How to Explain Surface Tension to Kids?

Did your child ever fill a glass of lemonade so full, you thought it would spill? But then it didn’t? That’s what we call surface tension. But how to explain surface tension to kids? A question not so easily answered.

Experts say, kids are like a sponge, they absorb every information that you throw at them. Studies suggest that a child’s brain is twice as active as an adult by age three. This is because their brain is more flexible and has more connections per brain cell than an average adult.

Children learn by playing, through fun activities, and experimentation. If you put in a bit of effort and try to explain things through activities and experiments, your kids will more easily retain the lesson.

A few years ago, all of this was just something that I had heard. Reality struck when my son turned six and started asking all sorts of questions about things happening around him.

I had to answer him, and drab science books weren’t cutting it. That’s when I remembered about DIY experiments. I started using this method for teaching everything.

surface tension paperclip

Pepper and Soap

Recently, he saw a video on the internet where pepper sprinkled on the surface of the water in a bowl dispersed when someone dipped a soapy finger in it.

Hee did the same at home and was amazed by the result. As usual, the barrage of questions aimed at me was relentless, and I was unprepared.

After searching around on the internet, I had my answer: surface tension. But the concept seemed challenging to explain with mere words. Read below, and let me know if you understand.

Surface Tension: The Theory

Before we go ahead, let’s first understand the “concept” behind surface tension ourselves. Water molecules (or any liquid for that matter) attract each other. That is why liquids don’t just fly off like gases.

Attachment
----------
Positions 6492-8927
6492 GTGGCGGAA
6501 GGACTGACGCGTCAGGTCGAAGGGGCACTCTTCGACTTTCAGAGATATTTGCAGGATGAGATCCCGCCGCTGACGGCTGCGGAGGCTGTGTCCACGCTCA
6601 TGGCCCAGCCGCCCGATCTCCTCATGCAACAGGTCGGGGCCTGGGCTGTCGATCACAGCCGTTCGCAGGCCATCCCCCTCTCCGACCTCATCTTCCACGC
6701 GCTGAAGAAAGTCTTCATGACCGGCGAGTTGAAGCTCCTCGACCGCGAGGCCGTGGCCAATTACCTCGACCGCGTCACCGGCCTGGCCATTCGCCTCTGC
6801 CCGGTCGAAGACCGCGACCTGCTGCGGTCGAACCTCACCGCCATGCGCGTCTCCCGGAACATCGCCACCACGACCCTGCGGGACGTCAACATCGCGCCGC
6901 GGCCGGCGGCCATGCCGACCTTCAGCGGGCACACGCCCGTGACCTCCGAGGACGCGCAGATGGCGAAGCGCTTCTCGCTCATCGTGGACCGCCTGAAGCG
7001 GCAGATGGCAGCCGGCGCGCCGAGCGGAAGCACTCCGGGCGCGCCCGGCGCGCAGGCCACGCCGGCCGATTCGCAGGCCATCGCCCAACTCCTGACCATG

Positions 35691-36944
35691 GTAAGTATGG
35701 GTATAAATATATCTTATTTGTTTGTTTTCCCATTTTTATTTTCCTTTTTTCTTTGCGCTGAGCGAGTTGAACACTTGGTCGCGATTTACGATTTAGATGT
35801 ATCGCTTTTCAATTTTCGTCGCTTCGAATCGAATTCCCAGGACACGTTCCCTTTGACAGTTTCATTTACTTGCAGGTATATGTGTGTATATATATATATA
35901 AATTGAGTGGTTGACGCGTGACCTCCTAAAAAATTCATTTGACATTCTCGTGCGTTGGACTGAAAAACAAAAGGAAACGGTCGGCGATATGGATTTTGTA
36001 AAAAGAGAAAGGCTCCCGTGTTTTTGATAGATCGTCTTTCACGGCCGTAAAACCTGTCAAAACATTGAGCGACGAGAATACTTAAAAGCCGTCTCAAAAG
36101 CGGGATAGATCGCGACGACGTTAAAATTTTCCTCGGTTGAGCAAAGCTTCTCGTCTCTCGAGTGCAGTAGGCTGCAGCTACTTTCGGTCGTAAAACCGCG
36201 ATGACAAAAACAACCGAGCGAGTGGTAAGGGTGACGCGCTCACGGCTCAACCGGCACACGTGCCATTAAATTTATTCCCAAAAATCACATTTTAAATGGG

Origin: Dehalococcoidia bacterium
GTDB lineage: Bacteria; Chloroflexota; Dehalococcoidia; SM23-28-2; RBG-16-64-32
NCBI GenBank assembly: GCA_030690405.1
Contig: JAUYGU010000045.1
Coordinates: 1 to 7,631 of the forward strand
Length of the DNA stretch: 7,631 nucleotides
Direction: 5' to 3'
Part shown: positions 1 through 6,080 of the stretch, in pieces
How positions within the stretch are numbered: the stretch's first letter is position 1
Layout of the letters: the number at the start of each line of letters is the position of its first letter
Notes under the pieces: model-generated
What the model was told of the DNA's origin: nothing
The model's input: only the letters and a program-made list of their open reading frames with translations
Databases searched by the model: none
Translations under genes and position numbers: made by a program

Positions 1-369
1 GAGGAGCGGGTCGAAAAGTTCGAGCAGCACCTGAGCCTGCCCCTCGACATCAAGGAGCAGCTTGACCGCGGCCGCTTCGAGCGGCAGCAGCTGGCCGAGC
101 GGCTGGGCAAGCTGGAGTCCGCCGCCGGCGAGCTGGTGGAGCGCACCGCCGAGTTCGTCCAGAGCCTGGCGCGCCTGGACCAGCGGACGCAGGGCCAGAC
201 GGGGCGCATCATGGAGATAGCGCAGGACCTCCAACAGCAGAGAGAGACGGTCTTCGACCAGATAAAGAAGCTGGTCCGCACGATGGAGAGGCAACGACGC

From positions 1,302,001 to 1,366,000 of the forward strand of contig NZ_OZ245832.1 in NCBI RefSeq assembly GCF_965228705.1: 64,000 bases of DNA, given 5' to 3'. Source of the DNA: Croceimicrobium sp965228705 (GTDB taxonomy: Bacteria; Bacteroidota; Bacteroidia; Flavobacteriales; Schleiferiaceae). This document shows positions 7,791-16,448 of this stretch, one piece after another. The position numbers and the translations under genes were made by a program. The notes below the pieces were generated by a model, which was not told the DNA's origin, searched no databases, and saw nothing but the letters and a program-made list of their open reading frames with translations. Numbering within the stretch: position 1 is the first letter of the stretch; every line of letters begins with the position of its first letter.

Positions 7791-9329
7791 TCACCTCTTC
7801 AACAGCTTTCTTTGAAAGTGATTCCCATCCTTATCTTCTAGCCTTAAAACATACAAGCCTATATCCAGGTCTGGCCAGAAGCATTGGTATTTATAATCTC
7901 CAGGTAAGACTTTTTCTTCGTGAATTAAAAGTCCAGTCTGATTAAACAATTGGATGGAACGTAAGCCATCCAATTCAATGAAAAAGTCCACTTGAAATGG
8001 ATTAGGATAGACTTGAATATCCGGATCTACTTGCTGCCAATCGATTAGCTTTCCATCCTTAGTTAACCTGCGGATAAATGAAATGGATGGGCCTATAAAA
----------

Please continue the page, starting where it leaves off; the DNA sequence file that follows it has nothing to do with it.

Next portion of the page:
But the poor surface molecules don’t have others to cling to, like the rest of them on the inside. So, they are attracted even more strongly to the ones nearest to them (directly below them).

Because they are trying so hard to stick with the rest of the liquid, the surface molecules create a “barrier” that doesn’t allow things to penetrate and fall inside the liquid. This phenomenon is what scientists call “surface tension.”

Well, now that you know the theory, you might understand why I decided to use the experimentation route with my boy to explain the concept.

Below are the experiments that I tried. I hope they will help you too!

Experiment 1: The Ultimate Pepper And Soapy Finger

This experiment was the simplest one for him. You only need simple ingredients, which you will probably have in your kitchen pantry.

how to explain surface tension to kids

Ingredients you will need:

  • A bowl
  • A glass of water
  • Pepper powder
  • Liquid soap

Steps to follow:

  • Fill the bowl with water. The water should be at least one finger deep.
  • Sprinkle some pepper powder on top of the water. For a spectacular view, add a little extra powder.
  • Dip the tip of your child’s finger in the liquid soap.
  • Now ask your child to touch the surface of the water with a soapy finger.
  • See the magic happening!